Tate Reeves spends big in final days before Republican governor’s runoff against Bill Waller

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Lt. Gov. Tate Reeves faces Bill Waller Jr., the former chief justice of the Mississippi Supreme Court, in an Aug. 27 runoff.

Editor’s note: This story has been edited to clarify a $426,000 payment the Reeves campaign made to a consulting firm. Our reporting was based on the Aug. 20 Reeves campaign finance report that listed the payment to Right Way Strategies LLC, a political consulting company owned by state Sen. Chris McDaniel’s longtime advisers. On the report, the Reeves campaign also listed the firm’s Jones County address.

After the story published, the Reeves campaign reached out to clarify that the payment was actually made to Right Way Strategies Inc., owned by longtime Reeves political consultant Justin Brasell. Representatives from the Reeves campaign, Right Way Strategies LLC, and Right Way Strategies Inc. confirmed to Mississippi Today that the finance report was mislabeled.

Lt. Gov. Tate Reeves, since the Aug. 6 Republican primary for governor, has spent at least $729,000 on advertising ahead of the runoff against Bill Waller Jr., the former chief justice of the Mississippi Supreme Court.

Between July 28 and Aug. 17, Reeves spent $1.9 million in total, including $1.2 million with Maryland-based On Message Inc., the media consulting group Reeves has used since 2003.

At least $729,000 of those payments to On Message Inc. was spent after the Aug. 6 primary, according to campaign finance reports filed Tuesday with the Secretary of State’s office.

Reeves also spent $445,595 with his media consultant on the single day of July 29, presumably for television advertising buys just before the Aug. 6 primary.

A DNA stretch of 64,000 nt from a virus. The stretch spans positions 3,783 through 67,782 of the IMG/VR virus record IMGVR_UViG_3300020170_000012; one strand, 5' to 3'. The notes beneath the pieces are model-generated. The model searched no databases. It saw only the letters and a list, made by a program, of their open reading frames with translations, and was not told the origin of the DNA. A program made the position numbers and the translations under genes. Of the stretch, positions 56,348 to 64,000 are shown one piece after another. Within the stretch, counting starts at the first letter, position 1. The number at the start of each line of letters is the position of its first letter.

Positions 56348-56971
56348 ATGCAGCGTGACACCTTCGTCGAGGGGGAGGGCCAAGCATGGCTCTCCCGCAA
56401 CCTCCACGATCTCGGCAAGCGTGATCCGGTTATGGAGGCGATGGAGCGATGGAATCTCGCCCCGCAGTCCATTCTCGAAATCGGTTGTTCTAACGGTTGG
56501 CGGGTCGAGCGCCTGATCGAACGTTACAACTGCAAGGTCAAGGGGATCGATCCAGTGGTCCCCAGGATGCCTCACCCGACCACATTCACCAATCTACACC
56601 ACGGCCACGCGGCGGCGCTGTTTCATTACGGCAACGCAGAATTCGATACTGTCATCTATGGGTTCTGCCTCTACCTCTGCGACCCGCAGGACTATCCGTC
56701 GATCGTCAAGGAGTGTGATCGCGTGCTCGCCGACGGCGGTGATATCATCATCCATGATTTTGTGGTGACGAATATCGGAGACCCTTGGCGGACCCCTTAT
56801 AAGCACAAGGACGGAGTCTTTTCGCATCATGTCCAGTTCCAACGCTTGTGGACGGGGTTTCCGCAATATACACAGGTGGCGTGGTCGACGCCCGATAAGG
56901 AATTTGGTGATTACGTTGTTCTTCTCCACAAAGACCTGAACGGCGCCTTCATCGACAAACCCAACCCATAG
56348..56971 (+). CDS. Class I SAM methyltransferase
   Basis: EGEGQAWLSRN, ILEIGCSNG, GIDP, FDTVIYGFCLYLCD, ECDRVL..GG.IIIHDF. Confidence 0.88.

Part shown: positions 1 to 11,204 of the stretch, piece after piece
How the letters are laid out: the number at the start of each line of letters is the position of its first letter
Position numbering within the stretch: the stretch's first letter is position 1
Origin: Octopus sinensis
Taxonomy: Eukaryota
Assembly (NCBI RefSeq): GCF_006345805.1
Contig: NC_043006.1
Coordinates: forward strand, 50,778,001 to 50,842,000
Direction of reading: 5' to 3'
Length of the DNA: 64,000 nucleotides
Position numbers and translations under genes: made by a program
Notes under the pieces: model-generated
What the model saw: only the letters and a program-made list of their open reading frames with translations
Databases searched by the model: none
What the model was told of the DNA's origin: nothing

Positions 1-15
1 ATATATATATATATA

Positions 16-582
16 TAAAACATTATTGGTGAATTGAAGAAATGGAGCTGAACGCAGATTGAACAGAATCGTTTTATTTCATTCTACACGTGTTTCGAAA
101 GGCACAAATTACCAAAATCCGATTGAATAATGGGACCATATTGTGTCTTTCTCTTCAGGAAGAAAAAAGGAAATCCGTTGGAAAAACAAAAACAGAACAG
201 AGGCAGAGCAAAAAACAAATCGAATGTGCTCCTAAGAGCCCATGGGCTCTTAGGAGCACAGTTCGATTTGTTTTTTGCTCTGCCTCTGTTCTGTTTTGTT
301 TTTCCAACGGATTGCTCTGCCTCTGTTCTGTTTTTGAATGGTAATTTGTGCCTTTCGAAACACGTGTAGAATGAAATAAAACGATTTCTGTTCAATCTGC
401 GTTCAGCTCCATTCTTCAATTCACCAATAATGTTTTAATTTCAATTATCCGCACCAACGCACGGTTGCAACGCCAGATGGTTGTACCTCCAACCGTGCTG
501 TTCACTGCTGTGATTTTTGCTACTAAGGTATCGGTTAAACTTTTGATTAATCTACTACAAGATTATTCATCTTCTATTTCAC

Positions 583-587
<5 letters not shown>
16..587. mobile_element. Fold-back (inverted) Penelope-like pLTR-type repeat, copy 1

In the primary, Reeves garnered almost 49 percent of the vote compared to 33 percent for Waller. State Rep. Robert Foster of DeSoto County — who has since endorsed Waller — received 18 percent. Because no candidate received more than 50 percent of the vote, Reeves and Waller, the top two vote-getters, square off in an Aug. 27 runoff.

In all this year, Reeves has raised $7.48 million and has spent $6.2 million in his effort to secure the Republican nomination and face Democratic Attorney General Jim Hood in the November general election for the Governor’s Mansion. Current Gov. Phil Bryant, who has endorsed Reeves, is term-limited.

Waller, by contrast, has spent $1.42 million this entire year – about $500,000 less than Reeves’ expenditures between July 28 and Aug. 17.

Between July 28 and Aug. 17, Waller raised $548,023. While Reeves has greatly outraised and outspent Waller, Reeves raised about $200,000 less than Waller.

The Waller campaign missed Tuesday’s 5 p.m. deadline to deliver the report to the Secretary of State’s office, meaning it was not publicly available on Tuesday night. A Waller campaign spokesman, who provided the campaign’s fundraising numbers to Mississippi Today, said the report was delivered a few minutes after 5 p.m.

Waller and Reeves will get a big opportunity to garner free advertising on Wednesday night when Jackson-based WJTV hosts the only gubernatorial debate before the runoff.

The 30-minute debate will be televised across the state beginning at 7 p.m., when Reeves and Waller will sit down with WJTV anchor Byron Brown. The public will not be allowed to attend.

The debate will be broadcast live on all Mississippi Public Radio stations, WJTV (CBS) in Jackson, WHLT (CBS) in Hattiesburg, WXXV (FOX/NBC) in Gulfport, WMDN (CBS) in Meridian and WBRL (CW) in Baton Rouge, Louisiana.

On the day Reeves’ reports showed big spending ahead of the runoff, a group of Republican elected officials gathered at the Republican Party headquarters in downtown Jackson to discuss their support of Reeves.

The group included Bryant, former Gov. Haley Barbour, insurance commissioner Mike Chaney, agriculture and commerce commissioner Andy Gipson and several legislators.

“This election is about policy. This is about issues,” Barbour, who has donated several thousand dollars to Reeves’ campaign this year, said on Tuesday. “This is about matters that affect government in Mississippi and affects all the people in Mississippi. Don’t let anybody steer you off in any other direction.”